It doesn’t help that the media never misses an opportunity to portray the Democrats as out of order. But it would be a terrible mistake to withdraw from the fight. At the moment there is worrying news from Virginia. This recently turned blue southern state could return to Republican hands on November 2nd if all government offices are up for grabs. Cynics who claim the Dems did nothing for the people are wrong: on a variety of topics, they have from expanding Medicaid to making it easier to vote and restoring the right to vote for more than 200,000 felons to increased funding for childcare and lifting of Republican restrictions on abortion. In their most recent report for The nation, Joan Walsh cites both complacency and weariness for the lack of volunteer and electoral enthusiasm. Covid doesn’t help.

But turnout will be critical, especially among black and female voters. Poll expert Sean McElwee tells me Virginia will stay blue, but I was so concerned last week that I signed up for Vote Forward to write letters to registered Democrats in Virginia who don’t always vote. Some of my political friends call this make-work for people too lazy to call a bank or knock on the door, but Vote Forward says his studies show his letters increase the turnout in 2020 campaigns and more have increased by an average of 0.8 percent in some specific competitions. If the choice is tight, that could make all the difference.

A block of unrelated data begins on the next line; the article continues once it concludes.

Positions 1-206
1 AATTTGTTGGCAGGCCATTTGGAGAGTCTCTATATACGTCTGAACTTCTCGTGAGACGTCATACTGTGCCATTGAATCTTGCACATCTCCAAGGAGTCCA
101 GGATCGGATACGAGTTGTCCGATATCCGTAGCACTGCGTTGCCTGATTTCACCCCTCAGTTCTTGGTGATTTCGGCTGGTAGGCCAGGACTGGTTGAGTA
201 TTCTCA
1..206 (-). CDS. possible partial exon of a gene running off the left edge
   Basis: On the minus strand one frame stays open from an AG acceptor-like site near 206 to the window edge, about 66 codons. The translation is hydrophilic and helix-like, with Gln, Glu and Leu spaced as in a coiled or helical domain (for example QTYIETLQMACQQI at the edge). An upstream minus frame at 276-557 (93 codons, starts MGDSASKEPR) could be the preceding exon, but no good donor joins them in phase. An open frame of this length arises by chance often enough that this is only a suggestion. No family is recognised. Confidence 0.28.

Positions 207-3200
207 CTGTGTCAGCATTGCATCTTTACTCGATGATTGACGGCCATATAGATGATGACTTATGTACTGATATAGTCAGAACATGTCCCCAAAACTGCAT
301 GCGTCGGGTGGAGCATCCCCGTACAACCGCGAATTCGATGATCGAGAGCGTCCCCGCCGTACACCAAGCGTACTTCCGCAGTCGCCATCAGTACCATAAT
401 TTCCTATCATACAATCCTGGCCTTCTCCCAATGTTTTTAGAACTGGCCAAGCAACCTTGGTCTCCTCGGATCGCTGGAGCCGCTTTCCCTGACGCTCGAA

Could Texas’ ban on abortion bring a surge in the number of women to the polls? (And why not a flood of men too?) Six other states – Florida, North Dakota, South Dakota, Arkansas, Indiana, and Mississippi – have expressed interest in passing a similar ban, and the Supreme Court is due to hear arguments in December a Mississippi case that could tip over Roe versus Wade and let each state go its own way. Stephen Holmes, a well-known law professor at New York University, tells me I’m falling over roe would be a good thing. After all, most Americans want abortion to be legal. “Republicans have benefited tremendously from transforming the roe but not being able to do something so overwhelmingly unpopular, ”he wrote to me in an email. “If it happens before the 2022 midterm elections, the backlash could save the Democratic majority in the House of Representatives. Then Congress could do it roe the law of the land. A politically accountable Republican Congress would be much less likely to reverse this than an unaccountable court.

It’s great to hear from someone who is optimistic for a change, but it sounds a little too clever to me. Even if Roe’s overthrow resulted in a few more Democratic senators being elected, would they really be blue pro-voters or “non-partisan” compromises? As we see on Build Back Better, a few divided senators can wield a lot of power. And what happens to these new abortion protection measures when Republicans take back power? Roe may not be perfect, but it is the umbrella under which reproductive rights have the best chance of survival and expansion.

In other words, the stakes are as high as ever.

So voters and volunteers of all races, ethnicities, income levels, ages, genders, and genders are not really shaking us now. Enjoy your brunch, then get back to work.